A tiny parasitic fly has emerged as a previously unrecognized suspect in colony collapse disorder – a mysterious condition that for several years has been causing declines in U.S. honeybee populations. This bizarre new potential culprit has been previously unnoticed and was only recently discovered by a biology professor at San Francisco State University.
The zombie fly (Apocephalus borealis) inserts its eggs into a bee using their bodies as a home for their larvae development. The invaders then somehow lead the bees away from their hives to their death. Zombie flies are not a new phenomenon, this same species has been known to parasitize bumblebee as well as paper wasp populations. However, this is the first time that it has been observed killing honeybees as well. Given that honeybees are among the best-studied insects in the world, if this has been a long-term parasite of honeybees someone likely would have noticed before.
Following this discovery a larger study was conducted where evidence of the fly was found in 77 percent of the hives sampled in the Bay Area of California, as well as in some hives in the state’s agricultural Central Valley and even South Dakota. Previous research has found evidence that mites, a virus, a fungus, or a combination of these factors might be responsible for the widespread colony collapse. Now with the discovery that this parasitic fly has been quietly killing bees in at least three areas, this will likely join the list of possible forces behind colony collapse disorder.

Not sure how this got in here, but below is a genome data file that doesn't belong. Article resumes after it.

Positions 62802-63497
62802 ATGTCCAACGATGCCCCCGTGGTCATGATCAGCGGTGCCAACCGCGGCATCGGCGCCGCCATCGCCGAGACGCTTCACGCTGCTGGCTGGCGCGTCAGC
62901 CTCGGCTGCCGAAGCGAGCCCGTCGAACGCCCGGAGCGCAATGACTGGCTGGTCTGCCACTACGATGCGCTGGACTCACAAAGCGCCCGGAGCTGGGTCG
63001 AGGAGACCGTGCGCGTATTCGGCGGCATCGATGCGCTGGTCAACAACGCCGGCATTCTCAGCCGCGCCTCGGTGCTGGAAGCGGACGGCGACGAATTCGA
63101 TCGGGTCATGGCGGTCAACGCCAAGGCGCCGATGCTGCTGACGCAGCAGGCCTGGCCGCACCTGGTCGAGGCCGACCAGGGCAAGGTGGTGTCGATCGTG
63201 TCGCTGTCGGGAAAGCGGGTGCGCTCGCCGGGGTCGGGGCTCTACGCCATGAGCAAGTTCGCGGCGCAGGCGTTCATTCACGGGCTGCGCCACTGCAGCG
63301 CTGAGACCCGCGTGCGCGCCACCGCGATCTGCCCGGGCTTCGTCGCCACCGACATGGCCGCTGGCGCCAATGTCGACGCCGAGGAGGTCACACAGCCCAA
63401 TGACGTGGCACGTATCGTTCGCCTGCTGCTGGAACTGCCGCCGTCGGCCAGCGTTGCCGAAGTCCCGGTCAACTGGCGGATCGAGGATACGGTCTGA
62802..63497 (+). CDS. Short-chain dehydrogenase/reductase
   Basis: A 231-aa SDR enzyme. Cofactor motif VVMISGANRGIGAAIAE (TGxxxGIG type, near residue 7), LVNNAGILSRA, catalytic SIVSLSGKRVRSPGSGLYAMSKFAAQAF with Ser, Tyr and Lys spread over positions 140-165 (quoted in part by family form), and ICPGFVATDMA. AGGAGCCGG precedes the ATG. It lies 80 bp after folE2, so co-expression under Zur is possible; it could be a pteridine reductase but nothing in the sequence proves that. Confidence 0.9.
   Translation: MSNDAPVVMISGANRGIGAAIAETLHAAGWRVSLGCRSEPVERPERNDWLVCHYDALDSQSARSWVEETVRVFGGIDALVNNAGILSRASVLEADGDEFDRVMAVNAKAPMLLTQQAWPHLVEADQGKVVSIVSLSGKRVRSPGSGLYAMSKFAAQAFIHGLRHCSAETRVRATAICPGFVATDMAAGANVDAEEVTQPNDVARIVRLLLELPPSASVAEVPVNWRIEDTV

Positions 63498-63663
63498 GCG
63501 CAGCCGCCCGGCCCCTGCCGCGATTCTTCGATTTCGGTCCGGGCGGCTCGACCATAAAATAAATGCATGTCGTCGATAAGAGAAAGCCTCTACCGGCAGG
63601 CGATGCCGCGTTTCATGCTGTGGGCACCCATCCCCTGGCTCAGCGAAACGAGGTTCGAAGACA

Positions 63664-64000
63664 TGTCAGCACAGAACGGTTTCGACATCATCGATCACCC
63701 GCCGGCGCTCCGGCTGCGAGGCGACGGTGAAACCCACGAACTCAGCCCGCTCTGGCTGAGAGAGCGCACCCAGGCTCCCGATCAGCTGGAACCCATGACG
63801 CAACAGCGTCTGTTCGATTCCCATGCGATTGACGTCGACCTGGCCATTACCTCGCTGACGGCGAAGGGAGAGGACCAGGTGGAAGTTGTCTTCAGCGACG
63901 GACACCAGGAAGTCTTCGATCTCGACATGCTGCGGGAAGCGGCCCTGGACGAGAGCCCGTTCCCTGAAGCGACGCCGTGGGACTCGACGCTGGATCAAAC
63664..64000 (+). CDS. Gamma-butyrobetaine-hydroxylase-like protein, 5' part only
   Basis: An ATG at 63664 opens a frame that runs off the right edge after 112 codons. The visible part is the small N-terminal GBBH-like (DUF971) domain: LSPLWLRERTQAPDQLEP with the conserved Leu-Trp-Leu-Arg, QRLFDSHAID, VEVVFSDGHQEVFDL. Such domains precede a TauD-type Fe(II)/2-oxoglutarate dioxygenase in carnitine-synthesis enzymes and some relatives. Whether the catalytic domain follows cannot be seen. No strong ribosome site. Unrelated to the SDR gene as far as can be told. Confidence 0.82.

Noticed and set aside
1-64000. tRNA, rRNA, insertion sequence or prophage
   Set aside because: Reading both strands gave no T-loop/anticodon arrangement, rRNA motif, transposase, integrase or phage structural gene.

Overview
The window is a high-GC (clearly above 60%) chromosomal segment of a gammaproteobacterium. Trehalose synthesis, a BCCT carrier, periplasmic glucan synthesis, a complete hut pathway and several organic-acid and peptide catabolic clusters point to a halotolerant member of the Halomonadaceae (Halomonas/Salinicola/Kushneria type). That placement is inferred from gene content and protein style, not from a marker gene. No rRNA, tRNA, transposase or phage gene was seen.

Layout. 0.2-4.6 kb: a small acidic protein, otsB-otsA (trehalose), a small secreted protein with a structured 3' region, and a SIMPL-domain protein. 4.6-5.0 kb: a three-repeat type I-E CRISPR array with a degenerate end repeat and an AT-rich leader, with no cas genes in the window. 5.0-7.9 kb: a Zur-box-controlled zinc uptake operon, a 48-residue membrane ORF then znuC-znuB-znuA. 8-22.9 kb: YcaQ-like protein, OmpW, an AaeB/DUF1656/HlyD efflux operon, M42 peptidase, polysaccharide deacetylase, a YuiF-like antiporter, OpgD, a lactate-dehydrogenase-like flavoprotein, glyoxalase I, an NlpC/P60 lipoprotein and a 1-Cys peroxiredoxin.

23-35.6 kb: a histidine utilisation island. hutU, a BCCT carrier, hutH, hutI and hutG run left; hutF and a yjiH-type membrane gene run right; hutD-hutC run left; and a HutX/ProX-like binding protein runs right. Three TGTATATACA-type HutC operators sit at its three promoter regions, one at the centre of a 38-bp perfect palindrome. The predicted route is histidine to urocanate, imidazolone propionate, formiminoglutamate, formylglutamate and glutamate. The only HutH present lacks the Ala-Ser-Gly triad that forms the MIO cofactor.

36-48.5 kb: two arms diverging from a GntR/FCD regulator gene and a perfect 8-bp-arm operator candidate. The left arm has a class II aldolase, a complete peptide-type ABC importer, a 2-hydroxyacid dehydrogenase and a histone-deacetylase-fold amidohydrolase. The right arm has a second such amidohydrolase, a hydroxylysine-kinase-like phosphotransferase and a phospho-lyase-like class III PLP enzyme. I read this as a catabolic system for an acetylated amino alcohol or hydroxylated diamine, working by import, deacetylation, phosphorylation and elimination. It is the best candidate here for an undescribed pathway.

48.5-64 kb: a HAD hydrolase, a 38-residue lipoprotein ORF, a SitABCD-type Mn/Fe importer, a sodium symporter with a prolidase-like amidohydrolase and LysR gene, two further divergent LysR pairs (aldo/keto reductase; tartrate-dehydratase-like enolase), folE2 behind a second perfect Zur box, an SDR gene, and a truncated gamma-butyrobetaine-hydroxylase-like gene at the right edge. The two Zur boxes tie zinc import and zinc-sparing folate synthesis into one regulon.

The parasitic fly lays eggs in a bee’s abdomen. Several days later, the parasitized bee bumbles out of the hives—often at night—on a solo mission to nowhere. These bees often fly toward light and wind up unable to control their own bodies. After a bee dies, as many as 13 fly larvae crawl out from the bee’s neck. The bees’ behavior seems similar to that of ants that are parasitized—and then decapitated from within—by other fly larvae from the Apocephalusgenus.
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